Under operation “Kelvin”, Celsius is looking to store customers’ crypto in a particular wallet and levy different charges for various transactions. The firm is working towards switching from lending to crypto custody
After facing employee skepticism, Celsius CEO Alex Mashinsky asked whether two companies that filed for bankruptcy – PepsiCo and Delta – prevented people from buying Pepsi or flying on Delta Airlines. He asked whether it makes Pepsi tasteless good and whether people do not fly Delta because they filed for bankruptcy.
Oren Blonstein, another Celsius executive, also defended the crypto lender’s plans. He believes operation Kelvin will work. Blonstein explained that if the foundation of the business is custody, and the customers are electing to do things like stake somewhere or swap one asset for the other, or take a loan against an asset as collateral, Celsius should have the ability to charge a commission. He said Celsius has an unusual plan to pay customers out – and if it proves successful, it will be a success story like the one that has never been seen before.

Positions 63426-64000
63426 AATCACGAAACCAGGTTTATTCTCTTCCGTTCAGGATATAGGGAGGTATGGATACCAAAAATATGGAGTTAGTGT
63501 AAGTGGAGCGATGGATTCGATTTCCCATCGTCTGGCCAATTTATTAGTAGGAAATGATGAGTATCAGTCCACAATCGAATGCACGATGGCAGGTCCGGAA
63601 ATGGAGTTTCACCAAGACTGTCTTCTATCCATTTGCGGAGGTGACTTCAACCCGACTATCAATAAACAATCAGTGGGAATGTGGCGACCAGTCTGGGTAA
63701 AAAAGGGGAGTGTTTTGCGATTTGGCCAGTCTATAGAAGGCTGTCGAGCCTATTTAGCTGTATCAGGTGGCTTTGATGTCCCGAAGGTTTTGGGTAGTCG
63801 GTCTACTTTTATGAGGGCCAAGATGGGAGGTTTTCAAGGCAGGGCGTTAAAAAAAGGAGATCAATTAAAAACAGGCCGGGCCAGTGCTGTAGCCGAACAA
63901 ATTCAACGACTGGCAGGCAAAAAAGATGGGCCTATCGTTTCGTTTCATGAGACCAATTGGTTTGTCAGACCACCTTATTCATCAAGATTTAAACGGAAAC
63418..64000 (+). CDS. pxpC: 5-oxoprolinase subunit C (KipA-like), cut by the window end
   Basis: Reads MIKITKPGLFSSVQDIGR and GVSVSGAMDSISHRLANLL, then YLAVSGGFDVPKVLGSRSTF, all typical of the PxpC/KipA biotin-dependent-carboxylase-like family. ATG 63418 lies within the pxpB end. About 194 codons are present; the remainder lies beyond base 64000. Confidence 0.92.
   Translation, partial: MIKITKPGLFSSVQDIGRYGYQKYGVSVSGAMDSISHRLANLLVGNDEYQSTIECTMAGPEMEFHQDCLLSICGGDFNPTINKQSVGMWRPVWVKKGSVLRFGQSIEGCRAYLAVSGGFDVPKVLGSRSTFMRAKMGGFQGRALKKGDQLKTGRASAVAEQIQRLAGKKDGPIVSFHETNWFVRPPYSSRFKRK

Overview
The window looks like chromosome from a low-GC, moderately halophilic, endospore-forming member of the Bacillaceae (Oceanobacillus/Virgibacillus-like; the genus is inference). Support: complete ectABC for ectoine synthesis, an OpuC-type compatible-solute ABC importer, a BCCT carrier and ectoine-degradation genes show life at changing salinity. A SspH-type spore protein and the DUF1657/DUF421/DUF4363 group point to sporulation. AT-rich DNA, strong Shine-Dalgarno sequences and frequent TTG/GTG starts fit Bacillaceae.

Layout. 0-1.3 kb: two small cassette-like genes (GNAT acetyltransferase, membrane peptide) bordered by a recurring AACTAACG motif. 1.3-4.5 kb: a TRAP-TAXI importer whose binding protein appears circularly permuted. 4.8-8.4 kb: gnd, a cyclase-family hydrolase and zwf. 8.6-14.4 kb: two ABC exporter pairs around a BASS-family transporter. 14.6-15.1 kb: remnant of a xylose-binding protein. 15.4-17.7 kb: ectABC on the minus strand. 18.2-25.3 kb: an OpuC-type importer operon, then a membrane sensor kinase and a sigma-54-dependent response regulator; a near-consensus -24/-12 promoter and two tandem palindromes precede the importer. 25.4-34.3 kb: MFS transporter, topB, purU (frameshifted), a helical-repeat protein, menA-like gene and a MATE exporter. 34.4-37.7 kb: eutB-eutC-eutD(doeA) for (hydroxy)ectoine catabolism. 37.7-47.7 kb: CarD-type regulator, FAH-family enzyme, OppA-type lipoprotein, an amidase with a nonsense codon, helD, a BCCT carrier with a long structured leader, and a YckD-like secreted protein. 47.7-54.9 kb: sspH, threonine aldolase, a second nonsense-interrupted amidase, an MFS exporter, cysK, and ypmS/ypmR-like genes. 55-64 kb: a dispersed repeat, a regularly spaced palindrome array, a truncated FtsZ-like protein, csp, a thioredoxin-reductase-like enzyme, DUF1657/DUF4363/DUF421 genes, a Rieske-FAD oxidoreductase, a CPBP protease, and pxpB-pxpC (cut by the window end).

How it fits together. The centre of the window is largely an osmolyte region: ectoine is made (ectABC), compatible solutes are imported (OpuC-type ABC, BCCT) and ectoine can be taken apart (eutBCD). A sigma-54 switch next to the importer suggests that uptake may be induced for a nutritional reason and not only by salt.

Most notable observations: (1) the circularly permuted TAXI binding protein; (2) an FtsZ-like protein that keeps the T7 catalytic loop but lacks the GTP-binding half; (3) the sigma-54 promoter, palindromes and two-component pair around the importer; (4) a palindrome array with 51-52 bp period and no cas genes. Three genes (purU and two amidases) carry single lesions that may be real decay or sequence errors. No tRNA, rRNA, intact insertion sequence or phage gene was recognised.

But journalist Jacob Silverman asked why anyone would trust a reanimated Celsius as a custodian. He believes Mashinsky’s top priority is to stay out of jail. One user questioned the incentive to deposit funds into Celsius versus depositing the funds into a regular bank. He asked why would one pay a fee to hold crypto in a new type of secure crypto wallet when he could just keep it in a bank without being charged.